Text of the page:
Ben-Aharon, I., Gafter-Gvili, A., Paul, M., Leibovici, L., & Stemmer, S.M. (2008). Interventions for alleviating cancer-related dyspnea: A systematic review. Journal of Clinical Oncology, 26(14), 2396-2404.doi: 10.1200/JCO.2007.15.5796
The objective of this study was to systematically review the evidence for the efficacy of pharmacologic and nonpharmacologic treatments in alleviating dyspnea in patients with terminal cancer.
Literature evaluated included 37 studies, plus one abstract initially reviewed. A final set of 18 studies was included; 7 assessed opioids, 6 assessed oxygen- or helium-enriched air, 1 assessed furosemide, and 4 assessed nonpharmacologic interventions. Meta-analysis was not completed due to the paucity of studies and heterogeneous outcome measures.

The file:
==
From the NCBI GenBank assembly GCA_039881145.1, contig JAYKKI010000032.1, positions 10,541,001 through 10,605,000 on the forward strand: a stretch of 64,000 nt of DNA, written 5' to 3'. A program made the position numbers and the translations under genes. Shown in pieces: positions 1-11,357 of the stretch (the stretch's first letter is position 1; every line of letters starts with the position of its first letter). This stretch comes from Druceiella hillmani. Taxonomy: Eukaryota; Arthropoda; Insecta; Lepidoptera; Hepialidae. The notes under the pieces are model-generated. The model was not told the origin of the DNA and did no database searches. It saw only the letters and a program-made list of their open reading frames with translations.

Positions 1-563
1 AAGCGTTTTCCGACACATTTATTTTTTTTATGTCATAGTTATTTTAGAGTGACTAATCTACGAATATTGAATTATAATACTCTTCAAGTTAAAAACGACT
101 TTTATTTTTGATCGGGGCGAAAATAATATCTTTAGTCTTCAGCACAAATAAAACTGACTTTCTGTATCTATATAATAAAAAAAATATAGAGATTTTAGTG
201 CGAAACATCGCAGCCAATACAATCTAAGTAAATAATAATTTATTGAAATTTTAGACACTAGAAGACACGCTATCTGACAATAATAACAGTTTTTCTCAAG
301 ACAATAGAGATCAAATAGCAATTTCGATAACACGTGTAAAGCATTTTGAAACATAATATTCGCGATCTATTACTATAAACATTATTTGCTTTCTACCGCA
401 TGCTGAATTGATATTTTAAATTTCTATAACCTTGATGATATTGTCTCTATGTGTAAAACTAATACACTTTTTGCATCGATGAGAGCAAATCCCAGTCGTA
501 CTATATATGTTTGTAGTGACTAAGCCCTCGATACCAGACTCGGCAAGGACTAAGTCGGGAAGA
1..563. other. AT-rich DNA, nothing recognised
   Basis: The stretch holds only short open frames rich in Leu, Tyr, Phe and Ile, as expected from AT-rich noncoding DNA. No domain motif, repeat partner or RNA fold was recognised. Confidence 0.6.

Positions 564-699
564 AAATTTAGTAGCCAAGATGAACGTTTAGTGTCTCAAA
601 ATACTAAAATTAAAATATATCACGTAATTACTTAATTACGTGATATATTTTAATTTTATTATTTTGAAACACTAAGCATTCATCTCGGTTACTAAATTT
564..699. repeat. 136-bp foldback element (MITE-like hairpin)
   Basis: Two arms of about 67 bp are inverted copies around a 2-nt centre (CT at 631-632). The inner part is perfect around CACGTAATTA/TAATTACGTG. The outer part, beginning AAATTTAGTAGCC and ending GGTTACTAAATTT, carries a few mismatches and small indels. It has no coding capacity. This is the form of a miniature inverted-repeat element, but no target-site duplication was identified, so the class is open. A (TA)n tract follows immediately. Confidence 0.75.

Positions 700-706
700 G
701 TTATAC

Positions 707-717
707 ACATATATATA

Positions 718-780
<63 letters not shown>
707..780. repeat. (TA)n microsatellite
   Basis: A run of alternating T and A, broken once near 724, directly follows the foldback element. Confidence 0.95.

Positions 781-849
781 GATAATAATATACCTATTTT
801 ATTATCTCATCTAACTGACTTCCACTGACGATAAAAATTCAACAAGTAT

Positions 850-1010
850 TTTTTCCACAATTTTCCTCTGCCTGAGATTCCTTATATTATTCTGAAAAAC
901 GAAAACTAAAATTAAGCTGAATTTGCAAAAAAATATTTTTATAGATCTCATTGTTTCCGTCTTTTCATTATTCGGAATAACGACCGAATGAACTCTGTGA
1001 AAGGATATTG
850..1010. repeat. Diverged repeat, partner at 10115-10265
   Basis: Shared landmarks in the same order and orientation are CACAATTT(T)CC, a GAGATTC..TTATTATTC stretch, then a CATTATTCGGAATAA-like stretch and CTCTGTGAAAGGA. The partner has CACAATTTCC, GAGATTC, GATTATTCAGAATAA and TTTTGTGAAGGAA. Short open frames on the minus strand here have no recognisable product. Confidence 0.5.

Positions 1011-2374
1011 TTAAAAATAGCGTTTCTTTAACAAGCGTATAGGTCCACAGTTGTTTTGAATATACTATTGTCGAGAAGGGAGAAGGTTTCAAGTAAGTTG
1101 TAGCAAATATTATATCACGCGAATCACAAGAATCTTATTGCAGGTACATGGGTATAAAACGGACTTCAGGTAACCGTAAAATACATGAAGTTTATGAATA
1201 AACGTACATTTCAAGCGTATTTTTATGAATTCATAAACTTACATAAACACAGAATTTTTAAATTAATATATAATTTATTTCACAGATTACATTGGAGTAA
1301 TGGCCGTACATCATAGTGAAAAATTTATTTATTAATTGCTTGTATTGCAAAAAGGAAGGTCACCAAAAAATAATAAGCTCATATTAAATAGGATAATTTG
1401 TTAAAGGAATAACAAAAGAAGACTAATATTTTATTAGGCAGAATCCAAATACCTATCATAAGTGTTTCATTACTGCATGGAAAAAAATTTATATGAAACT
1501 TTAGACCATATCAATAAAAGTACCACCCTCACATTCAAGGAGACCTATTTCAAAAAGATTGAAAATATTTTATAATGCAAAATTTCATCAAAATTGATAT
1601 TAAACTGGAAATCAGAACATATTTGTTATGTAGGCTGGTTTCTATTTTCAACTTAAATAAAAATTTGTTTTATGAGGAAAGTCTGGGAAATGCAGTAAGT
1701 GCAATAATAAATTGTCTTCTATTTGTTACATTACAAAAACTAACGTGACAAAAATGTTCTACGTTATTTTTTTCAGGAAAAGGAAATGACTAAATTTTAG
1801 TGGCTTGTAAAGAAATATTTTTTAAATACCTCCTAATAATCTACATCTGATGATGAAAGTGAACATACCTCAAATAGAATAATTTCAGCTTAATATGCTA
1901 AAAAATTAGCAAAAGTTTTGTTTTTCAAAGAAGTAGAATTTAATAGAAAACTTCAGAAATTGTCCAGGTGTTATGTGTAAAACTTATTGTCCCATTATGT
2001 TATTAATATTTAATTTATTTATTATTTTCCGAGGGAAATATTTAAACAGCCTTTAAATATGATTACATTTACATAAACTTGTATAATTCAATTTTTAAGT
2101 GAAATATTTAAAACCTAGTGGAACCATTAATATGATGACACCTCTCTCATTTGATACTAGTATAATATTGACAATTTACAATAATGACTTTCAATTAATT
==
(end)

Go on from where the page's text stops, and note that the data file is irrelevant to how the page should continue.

Sample Size Across Studies:
Sample Range Across Studies:
With respect to gender, age, and diagnosis within the sample, the opioids subgroup included both genders. The median age range was 56–73 years. The majority had primary lung cancer, and both opioid-tolerant and opioid-naïve participants were included.
The oxygen or helium subgroup included both genders. The median age range was 64–72 years. The majority had primary lung cancer.
No comment was available on gender or age for the nonpharmacologic subgroup, but the primary diagnosis was lung cancer.
The primary outcome was subjective dyspnea relief according to the visual analog scale (VAS) or dyspnea intensity according to the modified Borg scale. The secondary outcome was oxygen saturation and adverse effects.
Acknowledging the paucity of evidence from randomized controlled trials to support the interventions is important.
Limitations of this review were
A major research opportunity exists to further document outcomes from nurse-led dyspnea interventions.